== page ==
Australia’s Treatment of Aboriginal and Torres Strait Islanders Under UN Microscope

Indigenous leaders say it’s a critical time for the government to reimagine Australia’s justice system


The Australian government’s treatment and acknowledgment of First Nations peoples will be under fire from several countries participating in a UN hearing this week.  

Countries including Uruguay and Sweden have submitted questions ahead of the hearing on Wednesday on the measures being taken to reduce rates of Indigenous incarceration. And Germany has questioned why there has been a delay in raising the age of criminal responsibility from 10 to 14 years old.

Despite Aboriginal and Torres Strait Islanders making up just 2 per cent of the national population, they constitute 27 per cent of the prison population.

The United Kingdom has also submitted questions over the government’s plan to work with, and listen to, Indigenous elders and provide a national voice to Parliament for Indigenous people.

The questions are part of the UN Human Rights Council’s universal periodic review process (UPR) that happens about every five years.

In a submission to the review, the Australian government said that since the last review Australia had made significant achievements in the realisation of human rights, including addressing family and domestic violence, human trafficking and modern slavery, and the legalisation of same-sex marriage.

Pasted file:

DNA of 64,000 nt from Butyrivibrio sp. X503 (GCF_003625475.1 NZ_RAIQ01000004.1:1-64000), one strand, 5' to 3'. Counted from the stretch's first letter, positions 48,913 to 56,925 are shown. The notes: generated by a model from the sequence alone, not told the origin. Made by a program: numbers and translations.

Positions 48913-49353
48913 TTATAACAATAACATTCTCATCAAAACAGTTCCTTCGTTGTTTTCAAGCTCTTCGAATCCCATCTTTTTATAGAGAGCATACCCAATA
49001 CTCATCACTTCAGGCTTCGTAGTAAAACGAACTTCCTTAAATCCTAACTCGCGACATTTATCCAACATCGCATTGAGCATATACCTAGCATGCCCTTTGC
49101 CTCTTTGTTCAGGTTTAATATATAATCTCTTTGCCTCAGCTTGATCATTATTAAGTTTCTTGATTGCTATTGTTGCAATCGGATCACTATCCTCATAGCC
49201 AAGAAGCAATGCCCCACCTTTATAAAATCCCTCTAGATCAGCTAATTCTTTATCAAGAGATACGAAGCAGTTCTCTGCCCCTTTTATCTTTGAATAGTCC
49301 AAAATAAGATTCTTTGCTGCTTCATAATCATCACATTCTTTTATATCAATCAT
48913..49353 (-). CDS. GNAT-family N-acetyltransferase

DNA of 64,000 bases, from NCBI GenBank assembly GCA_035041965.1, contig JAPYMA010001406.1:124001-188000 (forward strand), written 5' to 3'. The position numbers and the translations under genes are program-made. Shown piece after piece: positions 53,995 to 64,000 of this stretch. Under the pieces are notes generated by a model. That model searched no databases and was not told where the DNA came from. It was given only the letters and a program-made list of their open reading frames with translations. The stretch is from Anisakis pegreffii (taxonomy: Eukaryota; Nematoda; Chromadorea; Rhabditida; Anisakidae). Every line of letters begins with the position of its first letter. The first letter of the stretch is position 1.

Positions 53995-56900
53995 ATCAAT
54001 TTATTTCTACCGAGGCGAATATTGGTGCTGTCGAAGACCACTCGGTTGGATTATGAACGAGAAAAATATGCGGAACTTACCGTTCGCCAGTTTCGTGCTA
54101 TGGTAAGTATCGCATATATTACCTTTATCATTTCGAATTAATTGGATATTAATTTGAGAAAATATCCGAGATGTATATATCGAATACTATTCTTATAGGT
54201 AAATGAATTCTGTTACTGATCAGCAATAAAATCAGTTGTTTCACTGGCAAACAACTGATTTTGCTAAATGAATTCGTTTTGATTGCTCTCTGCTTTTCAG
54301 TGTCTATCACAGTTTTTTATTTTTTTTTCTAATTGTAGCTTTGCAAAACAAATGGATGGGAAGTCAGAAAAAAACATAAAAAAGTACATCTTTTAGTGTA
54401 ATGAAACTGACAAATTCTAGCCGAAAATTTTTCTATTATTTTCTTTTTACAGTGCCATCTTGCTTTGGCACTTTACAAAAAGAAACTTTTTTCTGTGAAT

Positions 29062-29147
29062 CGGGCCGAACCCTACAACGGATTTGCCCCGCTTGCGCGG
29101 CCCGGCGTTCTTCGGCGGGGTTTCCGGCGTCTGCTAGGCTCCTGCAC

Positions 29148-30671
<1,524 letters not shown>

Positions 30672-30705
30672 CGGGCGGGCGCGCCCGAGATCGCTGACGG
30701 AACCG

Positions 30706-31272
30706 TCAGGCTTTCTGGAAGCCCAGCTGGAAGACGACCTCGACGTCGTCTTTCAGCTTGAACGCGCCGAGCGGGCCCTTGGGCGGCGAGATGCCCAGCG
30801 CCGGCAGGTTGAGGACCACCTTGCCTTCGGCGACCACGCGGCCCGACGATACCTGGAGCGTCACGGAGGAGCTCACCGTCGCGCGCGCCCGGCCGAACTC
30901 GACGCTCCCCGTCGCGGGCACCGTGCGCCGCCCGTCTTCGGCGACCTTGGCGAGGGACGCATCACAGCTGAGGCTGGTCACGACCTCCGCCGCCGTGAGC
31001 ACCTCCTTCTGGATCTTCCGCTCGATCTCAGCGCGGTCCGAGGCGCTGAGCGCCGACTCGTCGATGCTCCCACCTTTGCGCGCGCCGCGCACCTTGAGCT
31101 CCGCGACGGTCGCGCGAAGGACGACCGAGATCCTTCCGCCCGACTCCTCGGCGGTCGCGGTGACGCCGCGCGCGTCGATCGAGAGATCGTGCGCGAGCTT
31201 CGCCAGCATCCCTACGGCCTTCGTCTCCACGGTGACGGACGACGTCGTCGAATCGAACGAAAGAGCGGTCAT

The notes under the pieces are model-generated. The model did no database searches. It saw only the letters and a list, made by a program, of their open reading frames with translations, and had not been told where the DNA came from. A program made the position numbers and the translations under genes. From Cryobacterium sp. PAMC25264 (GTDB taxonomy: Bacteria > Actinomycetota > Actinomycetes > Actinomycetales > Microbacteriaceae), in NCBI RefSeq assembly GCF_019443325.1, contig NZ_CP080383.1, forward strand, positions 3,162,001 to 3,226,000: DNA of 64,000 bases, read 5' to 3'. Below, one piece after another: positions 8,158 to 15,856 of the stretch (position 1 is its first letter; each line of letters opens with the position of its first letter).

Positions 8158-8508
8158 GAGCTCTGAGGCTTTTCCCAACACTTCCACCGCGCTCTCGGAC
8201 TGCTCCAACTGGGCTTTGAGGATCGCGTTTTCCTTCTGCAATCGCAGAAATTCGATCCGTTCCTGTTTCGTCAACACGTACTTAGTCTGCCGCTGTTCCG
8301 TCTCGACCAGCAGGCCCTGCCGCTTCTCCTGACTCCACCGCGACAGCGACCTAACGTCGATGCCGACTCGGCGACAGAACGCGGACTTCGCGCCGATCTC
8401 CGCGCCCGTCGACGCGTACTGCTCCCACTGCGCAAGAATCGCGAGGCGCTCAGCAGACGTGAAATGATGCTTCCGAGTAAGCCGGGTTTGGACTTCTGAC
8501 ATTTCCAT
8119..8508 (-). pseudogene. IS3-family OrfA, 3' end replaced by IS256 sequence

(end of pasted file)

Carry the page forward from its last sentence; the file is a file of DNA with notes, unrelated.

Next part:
The submission said that it welcomed the opportunity to discuss “achievements and opportunities for improvement in protecting and promoting human rights”.

Indigenous leaders say taking action is critical 

Priscilla Atkins, the CEO of the North Australian Aboriginal Justice Agency, told Pro Bono News the fact that so many UN countries had pulled this issue into focus was “embarrassing”.

“Australia has failed to make any progress on these issues since the last hearing in 2015,” Atkins said.

“It’s a critical time for the Australian government to reimagine our justice system and urgently commit to ending the over-incarceration and death in custody of our people.”

She said that it was also important that community organisations kept the pressure on following the review to ensure change was achieved.

“Change can happen. We saw it last year when the ACT committed to raising the age of criminal responsibility,” she said.

The UPR working group will hand down its final recommendations to the Australian government on 22 January.


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Maggie Coggan is a journalist at Pro Bono News covering the social sector.

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